Annual Lecture 2022: Emergency Powers and the Executive: Reflections on the Past and a Vision for the Future - Remarks by Jim O’Callaghan TD

Pagespp 195 - 207
Published date12 July 2022
Date12 July 2022
Remarks by
I. Preliminary
For nearly two years from March 2020, extraordinary restrictions were imposed
upon the lives of people living in Ireland. Measures that were never previously
contemplated were introduced, with considerable public support, to restrict
many fundamental rights which, although not absolute, were expressly protected
under Bunreacht na hÉireann, the European Charter of Fundamental Rights and
the European Convention on Human Rights. Freedom of movement, the right
to associate and the right to attend places of work and education were all ended.
People were precluded from visiting the homes of friends and relations. It was even
proposed by a state entity at one stage during that period that consideration should
be given to the introduction of mandatory vaccination of adults.1
e initial imposition of these restrictions was supported by the vast majority of
the public and all elected representatives in the Oireachtas as being appropriate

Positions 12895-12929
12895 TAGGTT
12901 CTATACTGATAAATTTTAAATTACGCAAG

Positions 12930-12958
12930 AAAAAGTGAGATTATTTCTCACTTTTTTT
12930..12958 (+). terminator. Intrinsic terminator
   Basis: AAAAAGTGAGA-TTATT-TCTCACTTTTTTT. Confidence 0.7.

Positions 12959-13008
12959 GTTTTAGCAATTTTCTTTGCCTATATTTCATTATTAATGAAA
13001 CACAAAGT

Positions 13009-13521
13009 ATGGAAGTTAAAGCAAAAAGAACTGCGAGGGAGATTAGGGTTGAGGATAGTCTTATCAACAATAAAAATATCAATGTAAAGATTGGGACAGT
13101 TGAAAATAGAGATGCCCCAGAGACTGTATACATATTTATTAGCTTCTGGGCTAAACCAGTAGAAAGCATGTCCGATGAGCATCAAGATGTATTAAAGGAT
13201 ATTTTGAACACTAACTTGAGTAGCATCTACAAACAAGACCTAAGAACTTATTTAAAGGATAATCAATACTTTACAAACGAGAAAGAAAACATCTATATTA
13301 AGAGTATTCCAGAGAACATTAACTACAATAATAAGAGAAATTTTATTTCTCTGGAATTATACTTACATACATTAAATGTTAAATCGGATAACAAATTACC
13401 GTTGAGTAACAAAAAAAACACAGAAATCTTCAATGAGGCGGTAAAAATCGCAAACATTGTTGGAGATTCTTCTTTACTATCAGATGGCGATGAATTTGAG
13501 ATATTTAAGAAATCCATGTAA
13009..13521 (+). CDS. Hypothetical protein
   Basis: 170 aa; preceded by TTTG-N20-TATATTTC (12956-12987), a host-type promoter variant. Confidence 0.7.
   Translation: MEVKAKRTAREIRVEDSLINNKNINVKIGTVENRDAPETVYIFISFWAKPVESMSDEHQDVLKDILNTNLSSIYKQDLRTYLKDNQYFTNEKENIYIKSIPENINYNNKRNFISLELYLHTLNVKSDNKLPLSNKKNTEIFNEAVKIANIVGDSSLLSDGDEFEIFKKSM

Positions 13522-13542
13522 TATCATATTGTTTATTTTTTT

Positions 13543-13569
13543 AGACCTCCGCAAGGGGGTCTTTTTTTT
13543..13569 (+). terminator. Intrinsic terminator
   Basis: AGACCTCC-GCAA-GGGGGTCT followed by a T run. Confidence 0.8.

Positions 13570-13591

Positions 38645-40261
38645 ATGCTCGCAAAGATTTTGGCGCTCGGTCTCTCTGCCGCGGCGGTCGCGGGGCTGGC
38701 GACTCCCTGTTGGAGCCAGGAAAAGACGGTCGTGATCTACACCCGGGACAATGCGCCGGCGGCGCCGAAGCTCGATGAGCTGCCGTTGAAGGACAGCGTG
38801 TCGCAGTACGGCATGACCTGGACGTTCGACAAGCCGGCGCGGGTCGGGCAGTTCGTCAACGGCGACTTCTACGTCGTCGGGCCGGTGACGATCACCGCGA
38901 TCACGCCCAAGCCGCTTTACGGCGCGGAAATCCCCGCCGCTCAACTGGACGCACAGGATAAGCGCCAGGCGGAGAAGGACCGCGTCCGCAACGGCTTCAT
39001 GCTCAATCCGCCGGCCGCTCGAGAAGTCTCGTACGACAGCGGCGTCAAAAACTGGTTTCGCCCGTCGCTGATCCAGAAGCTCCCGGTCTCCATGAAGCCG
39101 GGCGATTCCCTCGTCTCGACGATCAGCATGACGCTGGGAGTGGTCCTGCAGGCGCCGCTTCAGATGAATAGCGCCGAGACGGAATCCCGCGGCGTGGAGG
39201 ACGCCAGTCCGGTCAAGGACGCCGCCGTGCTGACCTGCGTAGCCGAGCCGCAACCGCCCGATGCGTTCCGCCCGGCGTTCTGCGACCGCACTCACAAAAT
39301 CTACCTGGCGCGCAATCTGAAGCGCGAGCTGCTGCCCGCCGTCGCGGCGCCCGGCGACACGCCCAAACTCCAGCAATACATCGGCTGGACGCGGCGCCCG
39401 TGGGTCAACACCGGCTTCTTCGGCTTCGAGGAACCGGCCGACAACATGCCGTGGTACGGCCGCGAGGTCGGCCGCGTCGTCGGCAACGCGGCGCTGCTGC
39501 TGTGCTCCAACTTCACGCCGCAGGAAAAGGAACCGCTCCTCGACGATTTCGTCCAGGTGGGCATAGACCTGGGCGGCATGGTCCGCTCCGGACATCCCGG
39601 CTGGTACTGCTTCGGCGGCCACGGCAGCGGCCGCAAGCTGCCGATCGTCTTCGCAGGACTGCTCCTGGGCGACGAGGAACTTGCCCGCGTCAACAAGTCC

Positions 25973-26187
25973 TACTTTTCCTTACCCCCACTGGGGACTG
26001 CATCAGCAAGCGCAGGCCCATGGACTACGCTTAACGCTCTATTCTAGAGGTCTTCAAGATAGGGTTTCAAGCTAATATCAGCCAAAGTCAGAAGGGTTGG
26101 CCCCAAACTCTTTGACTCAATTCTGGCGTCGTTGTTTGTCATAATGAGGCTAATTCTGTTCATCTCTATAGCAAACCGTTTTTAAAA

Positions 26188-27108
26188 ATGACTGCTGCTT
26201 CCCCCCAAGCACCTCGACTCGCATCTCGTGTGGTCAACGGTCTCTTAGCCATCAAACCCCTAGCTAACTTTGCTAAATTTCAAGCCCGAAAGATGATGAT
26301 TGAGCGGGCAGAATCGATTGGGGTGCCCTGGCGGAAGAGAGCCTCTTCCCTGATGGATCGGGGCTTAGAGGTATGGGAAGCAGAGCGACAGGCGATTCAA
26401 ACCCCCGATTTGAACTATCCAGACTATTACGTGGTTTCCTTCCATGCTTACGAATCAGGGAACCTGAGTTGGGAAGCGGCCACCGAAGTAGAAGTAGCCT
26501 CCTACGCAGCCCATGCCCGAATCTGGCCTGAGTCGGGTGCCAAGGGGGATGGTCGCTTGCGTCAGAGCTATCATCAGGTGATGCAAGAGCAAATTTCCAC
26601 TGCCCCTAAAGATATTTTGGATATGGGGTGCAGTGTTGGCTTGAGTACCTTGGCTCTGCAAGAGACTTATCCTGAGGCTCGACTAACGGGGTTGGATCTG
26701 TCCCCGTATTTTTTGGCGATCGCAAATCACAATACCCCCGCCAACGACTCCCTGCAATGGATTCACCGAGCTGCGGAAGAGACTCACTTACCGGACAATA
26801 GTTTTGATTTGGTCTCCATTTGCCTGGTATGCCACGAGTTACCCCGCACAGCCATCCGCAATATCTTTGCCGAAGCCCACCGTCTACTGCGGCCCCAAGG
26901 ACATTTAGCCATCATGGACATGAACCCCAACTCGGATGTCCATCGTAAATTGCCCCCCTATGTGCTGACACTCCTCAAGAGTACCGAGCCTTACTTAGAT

and proportionate considering the threat posed by the COVID-19 pandemic.
Inevitably, as time progressed and the threat from the disease declined, the initial
levels of support dropped but still remained strong. Fundamental rights were
restricted for nearly two years and were not restored permanently until four months
aer the vaccination of 92% of the adult population.2
e COVID-19 pandemic in Ireland has been the subject of signicant medical
and scientic assessment. ere have also been international political studies
assessing the comparative responses of dierent countries, including Ireland, to the
threat posed by the pandemic.3 e purpose of this talk is not to review or question
the decisions that were made by the Irish government on foot of the public
health advice it received during the pandemic (although that issue does deserve
appraisal and review for the purpose of preparing future public health ocials
* Jim O’Callaghan is a Fianna Fáil TD for Dublin Bay South. Jim was made Senior Counsel in 2008.
He also served as legal adviser to Fianna Fáil from 2011–2016. In May 2016, following his election
to Dáil Éireann, he was appointed party front-bench spokesman on Justice and Equality. Any views
or opinions expressed in this piece are the personal views and opinions of the speaker.
1 Minutes of a meeting of the NPHET on 16 December 2021 noted that it will discuss the issue of
mandatory vaccination at a later date and that this discussion will be facilitated by a forthcoming
paper from the Department of Health on the relevant ethical and legal considerations pertaining to
this topic.
2 By 27 September 2021 92% of the adult population was vaccinated. Restrictions were not fully
lied until 22 January 2022.
3 e Oxford COVID-19 Government Response Tracker (OxCGRT).

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